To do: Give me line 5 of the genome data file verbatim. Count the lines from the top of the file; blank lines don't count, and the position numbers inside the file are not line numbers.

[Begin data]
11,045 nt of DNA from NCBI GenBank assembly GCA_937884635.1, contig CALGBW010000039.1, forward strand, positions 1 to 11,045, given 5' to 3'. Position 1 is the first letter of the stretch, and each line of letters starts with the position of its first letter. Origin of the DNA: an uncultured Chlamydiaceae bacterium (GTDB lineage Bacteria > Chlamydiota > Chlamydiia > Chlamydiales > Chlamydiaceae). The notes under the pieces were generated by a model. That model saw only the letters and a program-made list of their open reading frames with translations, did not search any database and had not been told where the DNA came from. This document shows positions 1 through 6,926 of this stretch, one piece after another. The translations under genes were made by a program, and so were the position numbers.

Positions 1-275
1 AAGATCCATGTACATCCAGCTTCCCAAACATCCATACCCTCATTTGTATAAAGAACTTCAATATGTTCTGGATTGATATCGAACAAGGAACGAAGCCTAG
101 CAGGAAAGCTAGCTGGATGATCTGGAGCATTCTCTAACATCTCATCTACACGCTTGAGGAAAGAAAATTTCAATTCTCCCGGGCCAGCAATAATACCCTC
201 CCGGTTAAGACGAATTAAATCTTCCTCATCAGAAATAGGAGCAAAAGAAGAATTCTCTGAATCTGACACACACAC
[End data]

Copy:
201 CCGGTTAAGACGAATTAAATCTTCCTCATCAGAAATAGGAGCAAAAGAAGAATTCTCTGAATCTGACACACACAC